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12 pages, 2915 KiB  
Article
An Assessment on the Fermentation Quality and Bacterial Community of Corn Straw Silage with Pineapple Residue
by Dengte Li, Huade Xie, Fanquan Zeng, Xianqing Luo, Lijuan Peng, Xinwen Sun, Xinfeng Wang and Chengjian Yang
Fermentation 2024, 10(5), 242; https://0-doi-org.brum.beds.ac.uk/10.3390/fermentation10050242 - 30 Apr 2024
Viewed by 742
Abstract
The effects of pineapple residue (PR) on fermentation quality, chemical composition, and bacterial community of corn straw (CS) silage were evaluated. CS was ensiled with 0% control group (CON), 15% (P1), 30% (P2), and 45% (P3) PR on a fresh matter (FM) basis [...] Read more.
The effects of pineapple residue (PR) on fermentation quality, chemical composition, and bacterial community of corn straw (CS) silage were evaluated. CS was ensiled with 0% control group (CON), 15% (P1), 30% (P2), and 45% (P3) PR on a fresh matter (FM) basis for 45 days. P3 had lower dry matter (DM) and crude protein (CP) contents but higher ammonia-N (NH3-N) content than the other three groups (p < 0.05). Compared with the other groups, P1 had lower a pH and higher lactic acid and acetic acid contents (p < 0.05). The lactic acid bacteria count in P1 was higher than in P2 and P3 (p < 0.05); the number of yeast in P2 was higher than in the other groups (p < 0.05). With the increasing proportion of PR addition, the relative abundance of Lactobacillus gradually increased, and the dominant genus in P3 was Acetobacter. In summary, the addition of PR can improve the quality of CS silage, and the optimum addition ratio for PR was 15% on a FM basis. Full article
(This article belongs to the Special Issue Application of Fermentation Technology in Animal Nutrition)
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14 pages, 5937 KiB  
Article
Enhancing Xylanase Production from Aspergillus tamarii Kita and Its Application in the Bioconversion of Agro-Industrial Residues into Fermentable Sugars Using Factorial Design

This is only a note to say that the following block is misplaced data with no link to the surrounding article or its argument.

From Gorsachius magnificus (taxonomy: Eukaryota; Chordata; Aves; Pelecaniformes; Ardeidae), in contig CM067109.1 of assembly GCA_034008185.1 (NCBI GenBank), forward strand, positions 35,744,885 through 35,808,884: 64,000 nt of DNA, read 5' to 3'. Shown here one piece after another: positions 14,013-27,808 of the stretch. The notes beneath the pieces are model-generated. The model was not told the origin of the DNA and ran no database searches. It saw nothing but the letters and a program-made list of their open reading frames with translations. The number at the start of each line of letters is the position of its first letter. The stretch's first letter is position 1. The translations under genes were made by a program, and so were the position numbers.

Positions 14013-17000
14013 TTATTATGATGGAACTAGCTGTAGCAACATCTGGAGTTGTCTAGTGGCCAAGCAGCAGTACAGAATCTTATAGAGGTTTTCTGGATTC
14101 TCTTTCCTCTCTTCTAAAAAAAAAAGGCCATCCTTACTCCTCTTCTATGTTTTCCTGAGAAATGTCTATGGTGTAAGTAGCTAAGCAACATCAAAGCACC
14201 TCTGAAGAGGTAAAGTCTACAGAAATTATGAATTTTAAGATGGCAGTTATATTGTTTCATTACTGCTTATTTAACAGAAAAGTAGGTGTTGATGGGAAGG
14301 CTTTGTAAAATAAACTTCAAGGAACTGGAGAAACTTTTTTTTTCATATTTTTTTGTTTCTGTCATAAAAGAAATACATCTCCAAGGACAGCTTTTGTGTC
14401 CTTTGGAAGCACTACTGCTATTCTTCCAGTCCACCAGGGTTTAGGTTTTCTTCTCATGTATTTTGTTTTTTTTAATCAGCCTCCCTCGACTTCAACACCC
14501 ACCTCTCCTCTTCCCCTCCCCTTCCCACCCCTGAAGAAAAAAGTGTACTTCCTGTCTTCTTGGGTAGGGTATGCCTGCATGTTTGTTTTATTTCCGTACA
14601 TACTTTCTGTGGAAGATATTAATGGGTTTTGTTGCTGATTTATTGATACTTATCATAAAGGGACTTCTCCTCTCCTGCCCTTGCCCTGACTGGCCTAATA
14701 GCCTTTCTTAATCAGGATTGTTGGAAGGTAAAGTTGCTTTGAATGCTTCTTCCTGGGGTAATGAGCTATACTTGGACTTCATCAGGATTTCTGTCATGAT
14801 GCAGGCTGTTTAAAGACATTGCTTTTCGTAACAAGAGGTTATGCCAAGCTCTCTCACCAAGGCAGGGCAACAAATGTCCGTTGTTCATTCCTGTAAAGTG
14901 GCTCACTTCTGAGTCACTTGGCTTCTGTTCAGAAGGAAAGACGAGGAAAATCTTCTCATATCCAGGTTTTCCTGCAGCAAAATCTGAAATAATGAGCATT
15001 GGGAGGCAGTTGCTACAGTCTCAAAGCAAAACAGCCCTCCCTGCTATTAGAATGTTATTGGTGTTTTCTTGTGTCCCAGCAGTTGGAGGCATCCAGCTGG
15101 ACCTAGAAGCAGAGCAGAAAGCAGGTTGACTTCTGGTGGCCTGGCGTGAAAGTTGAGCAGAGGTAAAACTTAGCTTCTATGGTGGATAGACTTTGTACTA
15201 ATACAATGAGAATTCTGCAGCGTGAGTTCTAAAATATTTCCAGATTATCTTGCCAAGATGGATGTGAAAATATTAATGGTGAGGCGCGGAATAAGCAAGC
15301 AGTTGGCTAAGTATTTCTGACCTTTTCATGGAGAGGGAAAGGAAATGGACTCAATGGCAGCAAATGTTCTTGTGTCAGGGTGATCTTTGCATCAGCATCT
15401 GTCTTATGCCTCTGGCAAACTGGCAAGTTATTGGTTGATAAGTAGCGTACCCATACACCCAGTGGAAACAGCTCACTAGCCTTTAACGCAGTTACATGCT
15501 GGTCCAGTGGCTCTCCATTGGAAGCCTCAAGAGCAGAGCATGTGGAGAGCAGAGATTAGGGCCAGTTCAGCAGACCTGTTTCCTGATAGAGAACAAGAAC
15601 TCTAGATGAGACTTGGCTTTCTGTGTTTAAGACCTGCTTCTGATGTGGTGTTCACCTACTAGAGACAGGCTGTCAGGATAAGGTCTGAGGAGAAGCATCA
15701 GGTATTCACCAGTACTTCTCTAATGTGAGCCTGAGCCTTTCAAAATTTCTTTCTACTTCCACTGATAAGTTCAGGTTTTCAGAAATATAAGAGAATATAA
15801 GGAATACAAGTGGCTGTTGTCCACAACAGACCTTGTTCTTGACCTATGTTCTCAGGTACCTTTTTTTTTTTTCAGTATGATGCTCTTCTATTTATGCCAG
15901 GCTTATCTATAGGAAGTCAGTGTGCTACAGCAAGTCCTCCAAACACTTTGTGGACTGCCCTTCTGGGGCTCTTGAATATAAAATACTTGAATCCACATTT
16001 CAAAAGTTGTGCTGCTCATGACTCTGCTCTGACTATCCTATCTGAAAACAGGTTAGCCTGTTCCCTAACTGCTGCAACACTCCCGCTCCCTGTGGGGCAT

by Jose Carlos Santos Salgado, Paulo Ricardo Heinen, Josana Maria Messias, Lummy Maria Oliveira-Monteiro, Mariana Cereia, Carem Gledes Vargas Rechia, Alexandre Maller, Marina Kimiko Kadowaki, Richard John Ward and Maria de Lourdes Teixeira de Moraes Polizeli
Fermentation 2024, 10(5), 241; https://0-doi-org.brum.beds.ac.uk/10.3390/fermentation10050241 - 30 Apr 2024
Viewed by 874
Abstract
The endo-1,4-β-xylanases (EC 3.2.1.8) are the largest group of hydrolytic enzymes that degrade xylan, the major component of hemicelluloses, by catalyzing the hydrolysis of glycosidic bonds β-1,4 in this polymer, releasing xylooligosaccharides of different sizes. Xylanases have considerable potential in producing bread, animal [...] Read more.
The endo-1,4-β-xylanases (EC 3.2.1.8) are the largest group of hydrolytic enzymes that degrade xylan, the major component of hemicelluloses, by catalyzing the hydrolysis of glycosidic bonds β-1,4 in this polymer, releasing xylooligosaccharides of different sizes. Xylanases have considerable potential in producing bread, animal feed, food, beverages, xylitol, and bioethanol. The fungus Aspergillus tamarii Kita produced xylanases in Adams’ media supplemented with barley bagasse (brewer’s spent grains), a by-product from brewery industries. The culture extract exhibited two xylanase activities in the zymogram, identified by mass spectrometry as glycosyl hydrolase (GH) families 10 and 11 (GH 10 and GH 11). The central composite design (CCD) showed excellent predictive capacity for xylanase production (23.083 U mL−1). Additionally, other enzyme activities took place during the submerged fermentation. Moreover, enzymatic saccharification based on a mixture design (MD) of three different lignocellulosic residues was helpful in the production of fermentable sugars by the A. tamarii Kita crude extract. Full article
(This article belongs to the Special Issue Fermentation: 10th Anniversary)
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12 pages, 1891 KiB  
Article
Optimizing Curdlan Synthesis: Engineering Agrobacterium tumefaciens ATCC31749 for Enhanced Production Using Dextrin as a Carbon Source
by Tingting Yu, Yu Wang, Wei Wang, Yonggang Zhang, Yanmin Zhang, Hongyu Han, Yang Liu, Siduo Zhou and Xueqian Dong
Fermentation 2024, 10(5), 240; https://0-doi-org.brum.beds.ac.uk/10.3390/fermentation10050240 - 30 Apr 2024
Viewed by 720
Abstract